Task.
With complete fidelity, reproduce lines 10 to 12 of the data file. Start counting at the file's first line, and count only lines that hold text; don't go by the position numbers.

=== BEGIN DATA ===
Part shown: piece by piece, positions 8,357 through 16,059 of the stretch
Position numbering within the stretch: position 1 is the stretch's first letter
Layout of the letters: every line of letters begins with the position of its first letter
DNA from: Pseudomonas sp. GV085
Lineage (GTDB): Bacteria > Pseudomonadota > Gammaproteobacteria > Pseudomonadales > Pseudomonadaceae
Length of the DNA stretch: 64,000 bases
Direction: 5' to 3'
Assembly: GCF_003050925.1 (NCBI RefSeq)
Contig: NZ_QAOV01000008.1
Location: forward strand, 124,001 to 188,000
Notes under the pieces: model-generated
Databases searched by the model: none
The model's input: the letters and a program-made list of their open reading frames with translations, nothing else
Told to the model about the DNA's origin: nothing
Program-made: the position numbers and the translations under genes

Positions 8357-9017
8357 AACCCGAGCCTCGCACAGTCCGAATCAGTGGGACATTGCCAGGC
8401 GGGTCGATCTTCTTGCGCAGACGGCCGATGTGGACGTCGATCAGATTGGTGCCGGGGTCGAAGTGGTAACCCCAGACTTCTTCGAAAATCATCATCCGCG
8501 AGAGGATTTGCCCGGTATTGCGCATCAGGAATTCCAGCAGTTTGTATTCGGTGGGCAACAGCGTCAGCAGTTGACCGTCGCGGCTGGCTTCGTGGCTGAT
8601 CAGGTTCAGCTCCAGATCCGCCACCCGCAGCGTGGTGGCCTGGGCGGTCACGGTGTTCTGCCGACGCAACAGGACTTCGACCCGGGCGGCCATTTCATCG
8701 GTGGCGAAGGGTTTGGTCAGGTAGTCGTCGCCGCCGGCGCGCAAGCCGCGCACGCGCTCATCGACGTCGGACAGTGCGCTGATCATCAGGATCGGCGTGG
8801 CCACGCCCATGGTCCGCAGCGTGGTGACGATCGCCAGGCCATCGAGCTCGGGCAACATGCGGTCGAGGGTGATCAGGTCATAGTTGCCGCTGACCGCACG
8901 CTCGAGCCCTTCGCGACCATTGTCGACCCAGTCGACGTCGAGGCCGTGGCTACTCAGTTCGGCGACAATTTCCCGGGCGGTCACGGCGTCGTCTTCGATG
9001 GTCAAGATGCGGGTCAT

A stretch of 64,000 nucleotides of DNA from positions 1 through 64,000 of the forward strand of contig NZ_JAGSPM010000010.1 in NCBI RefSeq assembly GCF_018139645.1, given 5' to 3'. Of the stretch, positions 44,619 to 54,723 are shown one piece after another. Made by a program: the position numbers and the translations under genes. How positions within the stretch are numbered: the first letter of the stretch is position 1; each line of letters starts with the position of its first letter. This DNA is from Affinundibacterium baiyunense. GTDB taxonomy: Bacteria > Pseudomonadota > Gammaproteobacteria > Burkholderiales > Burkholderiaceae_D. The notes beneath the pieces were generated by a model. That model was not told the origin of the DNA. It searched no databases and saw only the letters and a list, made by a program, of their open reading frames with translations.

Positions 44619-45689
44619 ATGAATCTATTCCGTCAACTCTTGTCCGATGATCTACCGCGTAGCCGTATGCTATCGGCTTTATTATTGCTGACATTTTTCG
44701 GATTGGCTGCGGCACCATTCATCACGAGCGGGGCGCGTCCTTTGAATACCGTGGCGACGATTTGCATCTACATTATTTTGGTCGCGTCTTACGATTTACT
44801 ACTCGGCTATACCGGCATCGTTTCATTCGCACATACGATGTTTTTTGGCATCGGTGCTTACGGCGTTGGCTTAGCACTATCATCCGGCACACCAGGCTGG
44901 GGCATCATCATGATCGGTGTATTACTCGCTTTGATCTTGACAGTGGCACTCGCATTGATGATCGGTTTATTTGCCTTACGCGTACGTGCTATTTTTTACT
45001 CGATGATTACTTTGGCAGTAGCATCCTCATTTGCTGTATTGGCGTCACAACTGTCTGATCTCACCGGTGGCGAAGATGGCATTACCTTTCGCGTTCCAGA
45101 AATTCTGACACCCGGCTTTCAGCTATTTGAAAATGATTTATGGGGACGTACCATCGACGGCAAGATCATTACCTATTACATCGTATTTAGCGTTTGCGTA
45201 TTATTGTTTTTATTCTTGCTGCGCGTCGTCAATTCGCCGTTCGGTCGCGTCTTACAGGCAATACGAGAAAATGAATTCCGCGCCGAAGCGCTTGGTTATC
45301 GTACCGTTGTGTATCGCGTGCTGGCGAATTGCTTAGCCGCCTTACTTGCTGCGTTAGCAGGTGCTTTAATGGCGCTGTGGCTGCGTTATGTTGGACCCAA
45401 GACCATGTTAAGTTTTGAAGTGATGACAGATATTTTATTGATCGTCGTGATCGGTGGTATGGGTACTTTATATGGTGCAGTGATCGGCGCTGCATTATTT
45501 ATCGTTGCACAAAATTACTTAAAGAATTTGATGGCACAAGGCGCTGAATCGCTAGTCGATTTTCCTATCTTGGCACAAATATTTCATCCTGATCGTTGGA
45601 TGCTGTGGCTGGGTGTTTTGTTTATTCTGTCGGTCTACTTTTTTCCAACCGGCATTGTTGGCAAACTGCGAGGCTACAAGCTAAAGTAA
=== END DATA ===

Location: forward strand, 124,001 to 188,000
Notes under the pieces: model-generated
Databases searched by the model: none